Finacea and the Cause of Rosacea

Following on from a study that was able to show the reason that Finacea was able to adjust the inflammatory response in the skin, is this JAAD Poster session abstract.  This paper is looking at how the active ingredient in Finacea, azelaic acid can decrease the expression of 2 substances thought to be important in rosacea – kallikrein 5 (KLK5) and cathelicidin.

The lead author Richard Gallo is known for his research on cathelicidin. It is encouraging to see further research on how treatments might be proven and even developed based on the body of cathelicidin research.

Finacea seems to very much be the younger, less known brother to the market leader Metrogel, but the body of research linking Finacea to the ability to reduce processes active in rosacea might see Finacea gain a much bigger profile.

Azelaic acid gel alters kallikrein 5 and cathelicidin expression in epidermal keratinocytes, critical elements in the pathogenesis of rosacea

J Am Acad Dermatol 2010;60:AB1. Abstract P103, American Academy of Dermatology, 68th Annual Meeting, March 5–9, 2010, Miami, Florida (JAAD Poster Abstracts, March 2010 / Volume 62 / Number 3)

Richard Gallo, MD, PhD, VA San Diego Medical Center, San Diego, CA, United States; Kenshi Yamasaki, MD, PhD, Division of Dermatology, La Jolla, CA, United States

Recent observations have shown that facial skin from patients with rosacea produces excess amounts of the serine protease kallikrein 5 (KLK5), and abnormal forms of the antimicrobial peptide cathelicidin (CAMP).

In mice, abnormal CAMP and KLK5 expression influences inflammation, and administration of the forms of human CAMP found in rosacea results in inflammation, angiogenesis, and vascular telangiectasia.

In this study, we sought to further confirm the critical role of KLK5 and CAMP in rosacea by examining if the effects of a current human beneficial therapy correlated with changes in the expression of these genes.

We measured KLK5 in cultured normal human epidermal keratinocytes (NHEKs) and found that differentiated keratinocytes in high calcium media (1.6mM) greatly increased both KLK5 mRNA and protein compared to undifferentiated cells.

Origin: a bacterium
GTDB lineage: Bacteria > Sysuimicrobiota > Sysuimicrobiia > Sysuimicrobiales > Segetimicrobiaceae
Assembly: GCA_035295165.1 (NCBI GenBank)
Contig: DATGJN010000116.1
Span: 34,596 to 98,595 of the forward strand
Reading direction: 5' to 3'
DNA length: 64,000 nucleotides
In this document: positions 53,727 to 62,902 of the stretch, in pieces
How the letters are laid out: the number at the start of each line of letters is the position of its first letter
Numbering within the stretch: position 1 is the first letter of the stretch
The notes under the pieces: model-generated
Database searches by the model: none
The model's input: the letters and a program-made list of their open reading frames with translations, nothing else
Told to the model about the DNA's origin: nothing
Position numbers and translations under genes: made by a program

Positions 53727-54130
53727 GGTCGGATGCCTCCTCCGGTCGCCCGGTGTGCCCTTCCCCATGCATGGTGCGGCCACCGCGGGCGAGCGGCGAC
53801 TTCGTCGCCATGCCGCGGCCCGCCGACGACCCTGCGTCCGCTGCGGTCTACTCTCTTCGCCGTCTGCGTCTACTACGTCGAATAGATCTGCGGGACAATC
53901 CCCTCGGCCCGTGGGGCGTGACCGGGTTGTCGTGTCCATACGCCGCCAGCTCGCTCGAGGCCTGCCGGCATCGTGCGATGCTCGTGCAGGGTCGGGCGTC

The addition of azelaic acid (AzA; 10-8 to 10-9M) to differentiated NHEKs significantly decreased KLK5 in media (vehicle; 91.26 6 22.58 ng/mL, 10-8M AzA; 41.69 6 15.08 ng/mL).

Total protease activity was also significantly less in media recovered from keratinocytes treated with 10-8M AzA.

Furthermore, mice treated once a day for 9 days with topical application of AzA gel 15% (Intendis; Berlin, Germany) showed significantly less KLK5 and CAMP mRNA compared with mouse skin treated with the vehicle alone (relative expression of KLK5 and CAMP was 55% and 32% of control, respectively).

In conclusion, because an excess of KLK5 and cathelicidin has been hypothesized to contribute to the development of rosacea, finding that an effective treatment for rosacea can decrease expression of these molecules further supports the involvement of KLK5 and cathelicidin in the pathogenesis of this disease.

1. Yamasaki K, Di Nardo A, Bardan A,MurakamiM, Ohtake T, Coda A, et al. Increased serine protease activity and cathelicidin promotes skin inflammation in rosacea. Nat Med 2007;13:975-80.

Commercial support: This study was funded by Intendis. Note: Intendis are the makers of Finacea.

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About the Author

About the Author: David Pascoe started the Rosacea Support Group in October 1998. .

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